Frustrated by planners disregarding evidence
AT 22 On Sloane, where I prefer to be called an intern rather than a resident research adviser, because there is so much I learn there from the young stars, my approach has been to inculcate the idea of understanding consumption markets, to which production should respond.
In my work as a statistician-general I have been frustrated by the utter disregard for evidence by those assigned the task of planning, including ignoring what is crucial for the Africa Continental Free Trade Agreement.
The international comparison programme is the biggest consumption market research globally that bean counters undertake.
Africa hardly looks in that direction, except when this data is for use for rates for subsistence allowance in world capitals or when it enables drawing rights from the International Monetary Fund and the World Bank.
Recently, I visited Kaduna in Northern Nigeria. I mostly confined myself in the hotel, the Asaa Pyramid, which boasted several halls for conferences and meetings. I started musing on the International comparison programme and markets of consumption.
In 2014, when as bean counters we released the purchasing power parity (PPP) adjusted gross domestic product (GDP) for the world, and Nigeria became the biggest economy in Africa on that basis, I received calls from policy makers in South Africa asking whether it was true.
Media fuelled the frenzy as South Africa felt unseated by Nigeria.
PPP adjusted GDP says what an equivalent basket of goods and services will cost you, as though you were bartering.
For three times the space of a hotel room in France, for the almost 2-star hotel I found myself in Kaduna, I paid $6 (R83) a night bed and buffet breakfast and supper $3– a mere R125 equivalent.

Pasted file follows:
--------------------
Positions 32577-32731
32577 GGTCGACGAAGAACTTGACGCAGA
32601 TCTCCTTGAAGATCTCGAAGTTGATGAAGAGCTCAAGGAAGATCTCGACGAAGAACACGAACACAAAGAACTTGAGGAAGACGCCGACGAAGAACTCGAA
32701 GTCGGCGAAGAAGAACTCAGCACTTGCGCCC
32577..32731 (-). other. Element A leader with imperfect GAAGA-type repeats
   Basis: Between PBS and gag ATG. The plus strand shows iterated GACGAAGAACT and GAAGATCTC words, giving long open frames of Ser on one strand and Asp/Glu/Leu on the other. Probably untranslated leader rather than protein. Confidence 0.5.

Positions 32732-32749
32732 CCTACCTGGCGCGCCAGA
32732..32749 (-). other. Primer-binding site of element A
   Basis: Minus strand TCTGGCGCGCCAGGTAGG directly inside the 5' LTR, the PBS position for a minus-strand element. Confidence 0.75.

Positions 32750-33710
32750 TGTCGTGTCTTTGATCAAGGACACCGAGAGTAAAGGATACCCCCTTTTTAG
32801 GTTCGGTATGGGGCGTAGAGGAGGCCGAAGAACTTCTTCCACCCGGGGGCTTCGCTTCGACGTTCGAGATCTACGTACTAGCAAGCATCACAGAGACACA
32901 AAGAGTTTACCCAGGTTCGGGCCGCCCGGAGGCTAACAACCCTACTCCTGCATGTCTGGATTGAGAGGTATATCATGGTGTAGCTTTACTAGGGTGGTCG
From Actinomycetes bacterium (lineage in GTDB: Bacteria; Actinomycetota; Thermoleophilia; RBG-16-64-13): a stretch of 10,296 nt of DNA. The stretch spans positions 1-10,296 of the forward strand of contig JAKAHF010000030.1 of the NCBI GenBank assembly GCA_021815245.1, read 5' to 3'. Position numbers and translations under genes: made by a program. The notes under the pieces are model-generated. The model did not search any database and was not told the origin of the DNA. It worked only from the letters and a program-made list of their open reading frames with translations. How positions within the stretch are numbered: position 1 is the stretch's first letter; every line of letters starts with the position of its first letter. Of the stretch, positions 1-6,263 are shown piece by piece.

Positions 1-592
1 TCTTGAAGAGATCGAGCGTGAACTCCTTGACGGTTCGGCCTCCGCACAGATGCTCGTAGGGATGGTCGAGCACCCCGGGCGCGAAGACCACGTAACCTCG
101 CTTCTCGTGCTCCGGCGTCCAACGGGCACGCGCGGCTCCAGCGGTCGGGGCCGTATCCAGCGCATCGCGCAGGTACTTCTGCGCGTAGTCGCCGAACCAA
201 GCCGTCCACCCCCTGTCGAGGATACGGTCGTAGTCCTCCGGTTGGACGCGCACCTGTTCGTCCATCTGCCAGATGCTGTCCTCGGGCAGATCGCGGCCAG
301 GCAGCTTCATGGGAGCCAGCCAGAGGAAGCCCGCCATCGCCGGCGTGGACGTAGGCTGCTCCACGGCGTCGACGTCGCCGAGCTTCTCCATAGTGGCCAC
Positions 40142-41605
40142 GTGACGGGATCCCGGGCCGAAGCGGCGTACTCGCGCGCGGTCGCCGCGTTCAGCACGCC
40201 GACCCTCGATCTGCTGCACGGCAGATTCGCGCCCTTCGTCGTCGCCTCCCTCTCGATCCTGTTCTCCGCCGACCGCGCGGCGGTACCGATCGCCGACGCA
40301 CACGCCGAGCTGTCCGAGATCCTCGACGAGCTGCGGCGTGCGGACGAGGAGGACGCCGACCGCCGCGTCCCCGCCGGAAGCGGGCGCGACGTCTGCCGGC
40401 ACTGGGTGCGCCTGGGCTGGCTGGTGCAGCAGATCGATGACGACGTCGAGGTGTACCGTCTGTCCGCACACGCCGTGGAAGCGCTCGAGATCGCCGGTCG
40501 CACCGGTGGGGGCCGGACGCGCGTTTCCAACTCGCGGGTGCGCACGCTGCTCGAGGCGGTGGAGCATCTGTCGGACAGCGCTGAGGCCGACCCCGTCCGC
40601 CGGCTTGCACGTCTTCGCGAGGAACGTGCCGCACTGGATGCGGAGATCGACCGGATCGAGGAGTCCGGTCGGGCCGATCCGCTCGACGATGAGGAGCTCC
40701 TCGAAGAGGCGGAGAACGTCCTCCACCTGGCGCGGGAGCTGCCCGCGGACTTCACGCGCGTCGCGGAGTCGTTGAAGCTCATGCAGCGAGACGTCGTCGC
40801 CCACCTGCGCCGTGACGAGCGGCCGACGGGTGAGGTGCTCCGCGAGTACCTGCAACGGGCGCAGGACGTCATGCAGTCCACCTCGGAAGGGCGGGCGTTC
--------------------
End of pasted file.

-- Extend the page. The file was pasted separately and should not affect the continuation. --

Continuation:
The two-hour train ride in first class from Abuja to Kaduna was $10.
Kaduna University boasts some of the best intellectuals the world has seen. Kaduna state has resolved to root out corruption, a difficult Nigeria pastime culture.
But the governor and his administration are a state at work and Kaduna is a state to watch as they focus on statistics and data for their decisions. Of the 8.7 million people, almost 4 million are said to be working.
With a massive agricultural sector and apparel industry, full employment is not impossible.
The question that an investor would ask when faced with investment options in provisioning for consumption markets of goods and services would be: “On a purchasing power parity basis, what is the price level index (PLI) of inputs as well as of final household consumption equivalents and for what market of consumption?”
South Africa’s PLIs are high, and with the interest rate cycle possibly now triggered in our economy, Kaduna might be an attractive sleeping giant.
Our yawn might be bigger and our lower jaw could drop even further in dismay when Nigeria opens the gap of its PPP-adjusted real GDP compared to ours in South Africa when international comparison programme results come out next year.